788 F2d 229 Smith v. Mixon

788 F.2d 229

14 Collier Bankr.Cas.2d 704, 14 Bankr.Ct.Dec. 688,
Bankr. L. Rep. P 71,080

Tom C. SMITH, Trustee, Appellee,
John Thomas MIXON; Orie L. Mixon, Defendants,
Clarence Mixon, Appellant.
In re John Thomas MIXON, Debtor.
Tom C. SMITH, Trustee, Appellee,
John Thomas MIXON; Clarence Mixon, Defendants,
Orie L. Mixon, Appellant.
In re John Thomas MIXON, Debtor.

Nos. 85-1662, 85-1671.

United States Court of Appeals,
Fourth Circuit.

Argued Dec. 3, 1985.
Decided April 11, 1986.

Jonathan L. Hauser (Pickett, Lyle, Siegel, Drescher & Croshaw, P.C., Virginia Beach, Va., on brief), for appellant Orie L. Mixon.

Carl W. Isbrandtsen, for appellant Clarence G. Mixon.

Tom C. Smith, Virginia Beach, Va., pro se.

Before WIDENER and WILKINSON, Circuit Judges, and BUTZNER, Senior Circuit Judge.

BUTZNER, Senior Circuit Judge:


In these consolidated appeals Clarence G. Mixon and Orie L. Mixon appeal from an order of the district court that reversed the bankruptcy court and held that the trustee of the bankrupt estate of John Thomas Mixon was entitled to an interest in certain property.


This action was brought by the trustee to set aside a transfer of property by the debtor, John Thomas Mixon, and to recover the property, not from the initial transferee, Clarence G. Mixon, but from a subsequent transferee, Orie L. Mixon. We hold that the trustee cannot recover because the subsequent transferee, Orie L. Mixon, acquired the property "for value ... in good faith, and without knowledge of the voidability of the transfer avoided." 11 U.S.C. Sec. 550(b)(1) (1982).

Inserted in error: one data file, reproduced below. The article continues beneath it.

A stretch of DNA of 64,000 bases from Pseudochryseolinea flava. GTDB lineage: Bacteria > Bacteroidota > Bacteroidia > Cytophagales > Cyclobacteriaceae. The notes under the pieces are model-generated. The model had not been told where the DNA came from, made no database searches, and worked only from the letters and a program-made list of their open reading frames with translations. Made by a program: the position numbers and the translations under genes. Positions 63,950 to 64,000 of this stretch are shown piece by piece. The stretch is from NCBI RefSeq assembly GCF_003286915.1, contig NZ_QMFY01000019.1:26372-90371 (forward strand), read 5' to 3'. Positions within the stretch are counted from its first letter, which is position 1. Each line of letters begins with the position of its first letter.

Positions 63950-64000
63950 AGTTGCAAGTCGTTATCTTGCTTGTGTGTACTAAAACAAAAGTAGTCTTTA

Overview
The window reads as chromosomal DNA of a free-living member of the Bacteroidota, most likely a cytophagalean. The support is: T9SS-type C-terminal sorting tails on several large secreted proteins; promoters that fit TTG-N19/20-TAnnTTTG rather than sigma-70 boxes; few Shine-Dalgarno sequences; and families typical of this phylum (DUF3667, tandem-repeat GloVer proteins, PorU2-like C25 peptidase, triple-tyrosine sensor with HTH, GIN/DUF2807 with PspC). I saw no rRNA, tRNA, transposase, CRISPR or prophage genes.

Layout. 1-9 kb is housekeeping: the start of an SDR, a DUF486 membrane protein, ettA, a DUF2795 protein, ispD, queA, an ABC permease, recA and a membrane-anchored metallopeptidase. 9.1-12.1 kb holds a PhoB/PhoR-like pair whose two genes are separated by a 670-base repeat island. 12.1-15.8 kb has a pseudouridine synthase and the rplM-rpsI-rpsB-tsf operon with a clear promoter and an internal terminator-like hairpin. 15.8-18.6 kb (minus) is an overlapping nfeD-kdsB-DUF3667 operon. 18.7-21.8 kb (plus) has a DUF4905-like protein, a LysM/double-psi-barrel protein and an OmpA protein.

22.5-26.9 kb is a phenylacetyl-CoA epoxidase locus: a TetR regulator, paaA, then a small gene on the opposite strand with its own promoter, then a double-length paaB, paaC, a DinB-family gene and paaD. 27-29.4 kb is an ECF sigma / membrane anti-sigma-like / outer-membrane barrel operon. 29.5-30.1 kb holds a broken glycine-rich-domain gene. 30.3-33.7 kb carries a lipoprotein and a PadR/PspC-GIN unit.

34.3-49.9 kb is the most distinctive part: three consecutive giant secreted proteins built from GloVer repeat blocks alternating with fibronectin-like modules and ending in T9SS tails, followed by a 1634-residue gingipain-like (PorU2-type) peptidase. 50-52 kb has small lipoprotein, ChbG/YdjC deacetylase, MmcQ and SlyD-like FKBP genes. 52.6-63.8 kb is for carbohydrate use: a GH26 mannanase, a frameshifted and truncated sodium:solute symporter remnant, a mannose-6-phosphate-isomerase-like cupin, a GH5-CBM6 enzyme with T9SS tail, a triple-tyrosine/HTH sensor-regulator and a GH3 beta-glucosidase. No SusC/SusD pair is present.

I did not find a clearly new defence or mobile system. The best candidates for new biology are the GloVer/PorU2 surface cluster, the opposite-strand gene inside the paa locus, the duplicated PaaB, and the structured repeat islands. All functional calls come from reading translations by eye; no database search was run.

* On July 8, 1982, Clarence G. Mixon recorded a fraudulent deed of trust on North Carolina real property he owned. He named his brother, John Thomas Mixon, as the secured party. The deed purported to secure payment for a $70,000 debt that Clarence owed John Thomas. However, no debt existed. This action was taken solely to shield Clarence's property from his creditors.


John Thomas later encountered financial difficulties of his own. On October 17, 1983, in order to release John Thomas's interest in Clarence's property, Clarence signed a promissory note dated July 8, 1982, as evidence of the debt ostensibly secured by the deed of trust. John Thomas immediately marked the note satisfied.


Also on October 17, Clarence transferred the encumbered property to his father, Orie Mixon. This transfer was made in satisfaction of past loans from Orie and as consideration for future advances. The deed was recorded on October 17, 1983. Orie did not conduct a title search before accepting the property.


On October 19, 1983, the county registrar, relying on the note that had been marked satisfied, released the deed of trust.


On October 21, 1983, John Thomas petitioned for bankruptcy.